Why green data centres are central to addressing the global climate crisis

Why green data centres are central to addressing the global climate crisis

Gabriele Sposato, CMO at Aruba.it, explores the role the data centre industry plays in addressing climate change. 

If there’s one thing we can all agree on, it’s that climate change is currently an extremely hot topic. Thousands of people across the globe joined the Global Climate Change Strike in mid-September, sending a clear message to governments and large enterprises: it’s time to treat the climate crisis with the respect it deserves.

In a similar vein, the Guardian has made a point of changing its house style and vocabulary to reflect the severity of today’s climate issues. In place of global warming it now uses global heating, and instead of climate change it now refers to the climate crisis.

The climate conversation also extends to the data centre industry. As the economy becomes increasingly data-driven and the number of connected devices multiplies, the quantity of data produced is set to reach staggering levels. Data centres will be responsible for storing and managing the majority of this vast quantity of data and, for this reason, it’s expected that data centres could be responsible for 3.2% of global carbon emissions by 2025.

So, what role can green data centres play in mitigating the damage this data tsunami inflicts on the environment?

Harnessing renewable energy

As the momentum behind the climate change movement has continued to gather pace, using clean energy and becoming energy efficient have quickly become key trends in the data centre industry. Modern data centre providers need to proactively meet these challenges head-on to ensure a greener future, particularly with customers now paying more attention to their eco-friendly credentials.

This has driven the rise of green data centres that rely exclusively on renewable energy sources — such as solar, geothermal and wind — for their consumption, minimising the impact of data processing on the environment.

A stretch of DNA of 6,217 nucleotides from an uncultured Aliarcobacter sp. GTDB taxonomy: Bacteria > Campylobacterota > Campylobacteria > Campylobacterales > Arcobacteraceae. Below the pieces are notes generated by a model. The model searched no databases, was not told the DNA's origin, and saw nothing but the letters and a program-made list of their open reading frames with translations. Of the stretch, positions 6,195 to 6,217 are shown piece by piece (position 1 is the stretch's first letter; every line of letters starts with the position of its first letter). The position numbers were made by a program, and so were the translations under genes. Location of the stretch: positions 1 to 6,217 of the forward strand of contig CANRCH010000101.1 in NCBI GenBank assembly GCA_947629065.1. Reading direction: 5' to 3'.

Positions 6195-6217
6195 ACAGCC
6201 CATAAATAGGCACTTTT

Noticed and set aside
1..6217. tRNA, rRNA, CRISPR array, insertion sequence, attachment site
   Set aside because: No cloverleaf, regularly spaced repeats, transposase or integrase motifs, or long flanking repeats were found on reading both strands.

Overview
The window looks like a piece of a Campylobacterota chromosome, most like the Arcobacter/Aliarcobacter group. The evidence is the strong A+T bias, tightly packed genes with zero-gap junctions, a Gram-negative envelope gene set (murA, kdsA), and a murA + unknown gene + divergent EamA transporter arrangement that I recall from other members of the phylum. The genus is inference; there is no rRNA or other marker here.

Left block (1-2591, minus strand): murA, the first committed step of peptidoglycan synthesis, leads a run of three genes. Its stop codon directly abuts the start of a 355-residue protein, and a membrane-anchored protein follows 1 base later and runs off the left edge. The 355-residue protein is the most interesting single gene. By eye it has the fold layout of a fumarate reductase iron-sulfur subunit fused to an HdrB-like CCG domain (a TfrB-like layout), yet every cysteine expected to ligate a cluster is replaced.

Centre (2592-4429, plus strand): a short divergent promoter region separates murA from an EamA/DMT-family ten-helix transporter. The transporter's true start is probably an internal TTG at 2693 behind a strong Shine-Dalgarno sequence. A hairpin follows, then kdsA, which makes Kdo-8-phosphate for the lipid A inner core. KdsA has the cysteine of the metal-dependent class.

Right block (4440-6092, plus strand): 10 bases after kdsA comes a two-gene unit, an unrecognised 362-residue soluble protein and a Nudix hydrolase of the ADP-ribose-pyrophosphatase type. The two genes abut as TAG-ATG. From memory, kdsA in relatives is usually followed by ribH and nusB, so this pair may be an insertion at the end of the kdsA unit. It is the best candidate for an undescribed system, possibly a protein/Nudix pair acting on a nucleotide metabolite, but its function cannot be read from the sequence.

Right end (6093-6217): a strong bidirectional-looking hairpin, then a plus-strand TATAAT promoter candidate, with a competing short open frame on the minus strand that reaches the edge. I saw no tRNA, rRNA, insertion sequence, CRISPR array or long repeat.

The key to cutting emissions produced by data centres is in harnessing this renewable energy and producing it on site to minimise transmission costs. For example, photovoltaic and hydroelectric technologies let data centre providers do exactly that. Photovoltaic panels installed on usable surfaces with exposure to the sun enable the collection of clean solar energy, while hydroelectric plants harness the power of flowing water – which remains nearly constant – to store energy.

Then there’s the cooling issue. According to a recent study, cooling is one of the most significant sources of energy usage, prompting many providers to look towards natural data centre cooling systems. For instance, geothermal air-conditioning systems make use of cold water found underground, ensuring the requisite temperature is met to keep servers cool while minimising energy consumption and removing any environmental impact.

By employing these latest energy-efficient technologies, data centre providers can decrease their power consumption and focus on saving energy, rather than wasting it.

Time to go green

In response to the demand for environmentally responsible policy, companies will increasingly look to green data centres to provide a more sustainable means of storing and processing their critical business data over the years to come.

The likes of geothermal air-conditioning, photovoltaic and hydroelectric technologies enable data centre providers to produce clean energy, make the most of eco-friendly resources and reduce their impact on the environment.

This will be especially important as global competition in the data centre industry stiffens. Cutting carbon footprints will become a necessity both for environmentally-motivated and budgetary reasons. On-site power generation can actually yield significant cost savings in the long run, as they improve the reliability of power supply and reduce the risk of downtime.

Ultimately, data centre providers have to prepare now to ensure that they have a positive impact on the global climate – despite the presence of rapidly increasing volumes of data that all has to be stored and managed.